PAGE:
Have you ever found yourself denying what you’re actually feeling? Shoving it down, poo-pooing it, staying busy so you can ignore it?
That’s where I found myself a few months back when two domestic dogs busted into the chicken coop and killed 18 of the 23 hens we have here on my (very) mini farm.
I was completely confused when awakened out of a dead sleep to the sound of a dog barking in what appeared to be my back yard. I peeked out of my second story bathroom window, didn’t see anything amiss and went back to bed, only to hear the barking again.
Peeking through the blinds once more, I saw a lot of flapping in the coop as well as two very large animals. I threw on some pants, ran down the stairs and out the garage door, grabbing a metal bat on the way. (In the afterthought, I’m not sure what good a bat would have done, but hey, I was in panic mode!)
It was a massacre. Dead chickens outside the coop. Dead chickens inside the coop. Feathers everywhere. A Great Pyrenees and Black Lab/Rottweiler mix had busted through the fence and was having a hay day “playing” with their prey.
I banged the metal bat on the clothesline pole and started yelling. Fortunately, that startled them, and they took off in the back field.
I stood there stunned. And did what every farmher does when her animals have been brutally killed…I cried.
Carson and I got everything cleaned up, killed the ones that didn’t die but were severely wounded, called the dog warden who sent someone out and talked to the neighbor, then I also talked to the neighbor. (Did I mention my man was out of town? No? Yeah…)
If you’ve followed me for very long, then you know this isn’t my first rodeo with something killing my chickens. We’ve had racoons, fox and weasels all wreak havoc in the coop. Shoot, I even walked out to a great horned owl with a hen in its claws.
I am known as the chicken chucker after sharing the story of pushing my wheelbarrow full of dead chickens…curse you weasel!…out to the field behind us, chucking them while berating myself for being so dang out of shape. Come to find out my wheelbarrow had a flat tire.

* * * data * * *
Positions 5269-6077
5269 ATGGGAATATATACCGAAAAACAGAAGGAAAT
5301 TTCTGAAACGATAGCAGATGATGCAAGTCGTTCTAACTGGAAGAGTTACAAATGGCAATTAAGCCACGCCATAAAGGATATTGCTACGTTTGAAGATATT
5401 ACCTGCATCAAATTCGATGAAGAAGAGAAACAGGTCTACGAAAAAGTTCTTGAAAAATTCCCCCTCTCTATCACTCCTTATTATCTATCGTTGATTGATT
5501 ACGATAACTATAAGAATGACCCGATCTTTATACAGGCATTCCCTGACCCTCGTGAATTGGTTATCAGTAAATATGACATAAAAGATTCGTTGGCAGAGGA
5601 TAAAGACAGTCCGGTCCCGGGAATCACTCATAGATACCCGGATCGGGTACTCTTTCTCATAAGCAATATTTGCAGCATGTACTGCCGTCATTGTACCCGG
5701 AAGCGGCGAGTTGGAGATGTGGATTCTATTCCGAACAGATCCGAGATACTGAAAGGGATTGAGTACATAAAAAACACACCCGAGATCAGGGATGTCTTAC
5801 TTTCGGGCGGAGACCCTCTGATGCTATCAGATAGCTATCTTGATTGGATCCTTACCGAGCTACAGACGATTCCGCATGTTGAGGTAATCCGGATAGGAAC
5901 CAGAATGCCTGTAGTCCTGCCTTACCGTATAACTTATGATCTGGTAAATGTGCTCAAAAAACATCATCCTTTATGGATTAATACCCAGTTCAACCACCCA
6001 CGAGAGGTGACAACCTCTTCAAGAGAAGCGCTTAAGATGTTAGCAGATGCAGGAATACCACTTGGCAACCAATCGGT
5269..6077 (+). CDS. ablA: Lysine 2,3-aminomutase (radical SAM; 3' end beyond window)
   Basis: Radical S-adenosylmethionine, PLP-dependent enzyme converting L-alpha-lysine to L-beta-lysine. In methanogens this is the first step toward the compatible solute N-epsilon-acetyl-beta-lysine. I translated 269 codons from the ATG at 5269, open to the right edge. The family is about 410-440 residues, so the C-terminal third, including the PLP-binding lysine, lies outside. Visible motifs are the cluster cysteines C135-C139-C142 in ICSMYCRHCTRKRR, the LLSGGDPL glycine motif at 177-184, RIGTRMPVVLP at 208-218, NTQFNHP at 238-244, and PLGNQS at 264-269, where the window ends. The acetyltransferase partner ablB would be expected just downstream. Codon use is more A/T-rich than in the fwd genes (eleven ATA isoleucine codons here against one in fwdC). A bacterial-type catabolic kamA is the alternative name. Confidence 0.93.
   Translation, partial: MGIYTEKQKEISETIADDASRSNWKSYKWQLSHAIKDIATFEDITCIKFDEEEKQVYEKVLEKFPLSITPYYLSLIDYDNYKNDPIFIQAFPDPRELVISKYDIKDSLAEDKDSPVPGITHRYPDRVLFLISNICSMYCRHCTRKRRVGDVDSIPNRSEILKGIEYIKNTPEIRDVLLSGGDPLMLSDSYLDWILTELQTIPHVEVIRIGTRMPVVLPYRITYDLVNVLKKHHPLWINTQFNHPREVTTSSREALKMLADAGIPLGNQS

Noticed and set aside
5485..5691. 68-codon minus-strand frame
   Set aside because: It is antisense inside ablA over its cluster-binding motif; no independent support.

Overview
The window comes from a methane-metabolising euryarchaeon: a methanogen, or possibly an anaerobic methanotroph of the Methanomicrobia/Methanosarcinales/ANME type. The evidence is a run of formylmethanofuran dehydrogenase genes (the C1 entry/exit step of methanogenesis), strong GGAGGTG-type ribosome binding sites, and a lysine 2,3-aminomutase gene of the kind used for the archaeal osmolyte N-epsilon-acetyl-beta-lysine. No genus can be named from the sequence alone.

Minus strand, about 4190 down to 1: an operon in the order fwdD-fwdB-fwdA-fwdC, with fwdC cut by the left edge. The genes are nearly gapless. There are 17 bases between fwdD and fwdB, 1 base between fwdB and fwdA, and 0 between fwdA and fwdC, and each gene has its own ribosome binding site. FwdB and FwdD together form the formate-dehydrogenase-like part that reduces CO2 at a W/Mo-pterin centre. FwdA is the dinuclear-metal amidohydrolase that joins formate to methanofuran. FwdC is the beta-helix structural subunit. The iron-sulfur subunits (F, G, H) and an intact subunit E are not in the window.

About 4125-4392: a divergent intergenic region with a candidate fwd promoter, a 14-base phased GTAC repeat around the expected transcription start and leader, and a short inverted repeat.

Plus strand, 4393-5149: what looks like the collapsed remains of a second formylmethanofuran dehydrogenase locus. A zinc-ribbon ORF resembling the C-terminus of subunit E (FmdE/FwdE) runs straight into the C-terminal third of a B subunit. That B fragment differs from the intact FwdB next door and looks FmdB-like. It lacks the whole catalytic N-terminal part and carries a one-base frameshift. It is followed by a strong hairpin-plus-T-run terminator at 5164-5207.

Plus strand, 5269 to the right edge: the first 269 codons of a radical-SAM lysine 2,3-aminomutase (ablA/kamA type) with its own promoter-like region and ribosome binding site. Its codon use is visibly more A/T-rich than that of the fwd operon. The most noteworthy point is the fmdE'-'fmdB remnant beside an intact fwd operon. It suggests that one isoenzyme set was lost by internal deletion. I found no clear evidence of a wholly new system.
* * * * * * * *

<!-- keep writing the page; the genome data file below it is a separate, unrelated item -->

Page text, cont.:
So, no. Not my first rodeo over here.
But never the neighbor’s pet dogs.
I couldn’t quite get over it. How do I know that? I kept talking about it. And yet, I would tell myself they were just chickens. This has happened before. What is wrong with you? I would apologize and tell Todd or Mallory or Mackenzie or Macey or any other person who would listen, that I was so sorry to still be talking about it. It’s okay, they would say. It was traumatic for you.
Traumatic? Nah. They were just chickens. This has happened before. What is wrong with you?
I shoved it down deeper until several days later I spoke the word I had been feeling but wouldn’t allow myself to say because it was too big a word for the circumstance considering…they were just chickens. This has happened before. What is wrong with you?
Violated. I felt violated. And I fought it. People are abused. Homes are broken into. Innocent children are sold into sex slavery. And I felt…violated?!? They were just chickens, not children. Not women hiding from a sick and twisted abuser.